A critical review of decades of research on calcium phosphate–based coatings: How far are we from their widespread clinical application?

Research output: Contribution to journalReview article

4 Citations (Scopus)

Abstract

This critical review reports that several decades of calcium phosphate investigations, mostly on hydroxyapatite (HA) coatings, did not reveal a direct link between microstructural and topographical properties of the HA-coated implants of different types (dental, orthopaedic, acetabular cup and so on) and their effects on bone osteogenesis. It should be concluded that most of the research revealed positive and favourable effects of the HA-coated implants, irrespective of the coating fabrication procedure; however, there are no universal criteria by which to compare the published works. Moreover, most of the research has been devoted to in vitro characterisation of the bioactive performance of the HA coatings, mostly for dental and orthopaedic implants, that is, a vast majority of them are used for a simple simulated body fluid solution, which does not provide a direct link for evaluating the success of in vivo and clinical trials. All studies use different approaches for preparing bioactive HA-based coatings, as well as for surface characterisation and evaluating in vitro or in vivo performance. Thus, a comparison of the published studies is rather difficult, and future standardised approaches of HA coating preparation procedures and characterisation, as well as their application, are required.

Original languageEnglish
Pages (from-to)35-44
Number of pages10
JournalCurrent Opinion in Biomedical Engineering
Volume10
DOIs
Publication statusPublished - Jun 2019

Fingerprint

Durapatite
Hydroxyapatite
Calcium
Coatings
Research
Dental Implants
Orthopedics
Body fluids
Calcium phosphate
Body Fluids
Osteogenesis
Bone
Clinical Trials
Bone and Bones
Fabrication

Keywords

  • Bone osteogenesis
  • Clinical trial
  • Coating
  • Hydroxyapatite
  • Implant success rate
  • Plasma-assisted deposition
  • Wet chemical techniques

ASJC Scopus subject areas

  • Bioengineering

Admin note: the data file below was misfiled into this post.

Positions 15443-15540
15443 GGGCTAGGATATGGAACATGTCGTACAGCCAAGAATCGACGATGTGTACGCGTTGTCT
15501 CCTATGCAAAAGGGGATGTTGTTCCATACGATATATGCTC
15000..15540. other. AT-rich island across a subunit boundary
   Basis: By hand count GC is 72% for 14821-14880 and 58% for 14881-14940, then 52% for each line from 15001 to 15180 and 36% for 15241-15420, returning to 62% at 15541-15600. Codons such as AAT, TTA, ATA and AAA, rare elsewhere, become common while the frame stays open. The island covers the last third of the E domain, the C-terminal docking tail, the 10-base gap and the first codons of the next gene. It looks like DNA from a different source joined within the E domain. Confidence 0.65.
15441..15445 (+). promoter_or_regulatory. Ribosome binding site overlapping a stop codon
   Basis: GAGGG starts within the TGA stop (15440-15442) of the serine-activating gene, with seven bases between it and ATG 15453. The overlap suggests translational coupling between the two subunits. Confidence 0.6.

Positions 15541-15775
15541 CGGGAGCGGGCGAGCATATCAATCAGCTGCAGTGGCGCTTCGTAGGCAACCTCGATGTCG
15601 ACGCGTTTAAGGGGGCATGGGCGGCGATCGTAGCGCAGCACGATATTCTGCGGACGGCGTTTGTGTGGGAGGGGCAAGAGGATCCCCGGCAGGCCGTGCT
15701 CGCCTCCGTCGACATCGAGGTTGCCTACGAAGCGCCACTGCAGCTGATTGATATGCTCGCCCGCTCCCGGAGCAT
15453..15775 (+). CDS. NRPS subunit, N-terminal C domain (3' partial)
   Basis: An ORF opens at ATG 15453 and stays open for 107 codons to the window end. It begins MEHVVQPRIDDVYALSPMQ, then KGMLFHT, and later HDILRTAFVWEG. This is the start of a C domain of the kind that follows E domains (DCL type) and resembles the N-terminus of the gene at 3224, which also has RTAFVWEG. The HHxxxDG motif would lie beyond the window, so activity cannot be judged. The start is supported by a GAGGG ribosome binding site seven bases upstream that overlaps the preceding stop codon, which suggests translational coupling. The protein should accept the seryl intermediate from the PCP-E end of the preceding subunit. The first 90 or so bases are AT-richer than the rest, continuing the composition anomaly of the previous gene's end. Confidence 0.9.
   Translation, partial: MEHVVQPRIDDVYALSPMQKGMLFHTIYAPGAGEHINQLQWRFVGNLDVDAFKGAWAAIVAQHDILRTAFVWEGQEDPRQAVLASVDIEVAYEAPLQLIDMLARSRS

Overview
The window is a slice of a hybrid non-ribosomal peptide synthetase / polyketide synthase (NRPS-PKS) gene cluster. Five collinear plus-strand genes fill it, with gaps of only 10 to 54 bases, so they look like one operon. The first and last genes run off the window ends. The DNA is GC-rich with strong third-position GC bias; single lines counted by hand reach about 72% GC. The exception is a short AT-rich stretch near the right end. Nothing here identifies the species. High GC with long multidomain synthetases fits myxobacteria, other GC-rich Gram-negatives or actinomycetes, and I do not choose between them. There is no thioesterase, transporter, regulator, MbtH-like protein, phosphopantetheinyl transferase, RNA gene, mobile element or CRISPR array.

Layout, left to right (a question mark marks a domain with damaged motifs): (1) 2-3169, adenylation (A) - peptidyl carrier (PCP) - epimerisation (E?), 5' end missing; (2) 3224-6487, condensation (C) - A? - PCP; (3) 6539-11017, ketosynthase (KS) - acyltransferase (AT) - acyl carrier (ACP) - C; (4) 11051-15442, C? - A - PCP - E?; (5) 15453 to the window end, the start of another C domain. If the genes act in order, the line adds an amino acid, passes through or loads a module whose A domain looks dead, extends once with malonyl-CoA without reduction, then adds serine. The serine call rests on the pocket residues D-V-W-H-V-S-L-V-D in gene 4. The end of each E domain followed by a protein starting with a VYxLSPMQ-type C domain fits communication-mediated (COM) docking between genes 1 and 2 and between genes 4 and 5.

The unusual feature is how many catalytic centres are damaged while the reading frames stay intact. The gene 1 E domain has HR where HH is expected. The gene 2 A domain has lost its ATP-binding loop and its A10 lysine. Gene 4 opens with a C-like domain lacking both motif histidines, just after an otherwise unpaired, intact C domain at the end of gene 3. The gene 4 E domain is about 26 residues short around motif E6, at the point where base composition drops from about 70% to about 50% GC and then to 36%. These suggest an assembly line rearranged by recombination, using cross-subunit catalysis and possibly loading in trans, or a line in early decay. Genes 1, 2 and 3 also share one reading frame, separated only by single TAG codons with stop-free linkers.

• Biomedical Engineering
  • Biomaterials
  • Medicine (miscellaneous)

Cite this

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title = "A critical review of decades of research on calcium phosphate–based coatings: How far are we from their widespread clinical application?",
abstract = "This critical review reports that several decades of calcium phosphate investigations, mostly on hydroxyapatite (HA) coatings, did not reveal a direct link between microstructural and topographical properties of the HA-coated implants of different types (dental, orthopaedic, acetabular cup and so on) and their effects on bone osteogenesis. It should be concluded that most of the research revealed positive and favourable effects of the HA-coated implants, irrespective of the coating fabrication procedure; however, there are no universal criteria by which to compare the published works. Moreover, most of the research has been devoted to in vitro characterisation of the bioactive performance of the HA coatings, mostly for dental and orthopaedic implants, that is, a vast majority of them are used for a simple simulated body fluid solution, which does not provide a direct link for evaluating the success of in vivo and clinical trials. All studies use different approaches for preparing bioactive HA-based coatings, as well as for surface characterisation and evaluating in vitro or in vivo performance. Thus, a comparison of the published studies is rather difficult, and future standardised approaches of HA coating preparation procedures and characterisation, as well as their application, are required.",
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AB - This critical review reports that several decades of calcium phosphate investigations, mostly on hydroxyapatite (HA) coatings, did not reveal a direct link between microstructural and topographical properties of the HA-coated implants of different types (dental, orthopaedic, acetabular cup and so on) and their effects on bone osteogenesis. It should be concluded that most of the research revealed positive and favourable effects of the HA-coated implants, irrespective of the coating fabrication procedure; however, there are no universal criteria by which to compare the published works. Moreover, most of the research has been devoted to in vitro characterisation of the bioactive performance of the HA coatings, mostly for dental and orthopaedic implants, that is, a vast majority of them are used for a simple simulated body fluid solution, which does not provide a direct link for evaluating the success of in vivo and clinical trials. All studies use different approaches for preparing bioactive HA-based coatings, as well as for surface characterisation and evaluating in vitro or in vivo performance. Thus, a comparison of the published studies is rather difficult, and future standardised approaches of HA coating preparation procedures and characterisation, as well as their application, are required.

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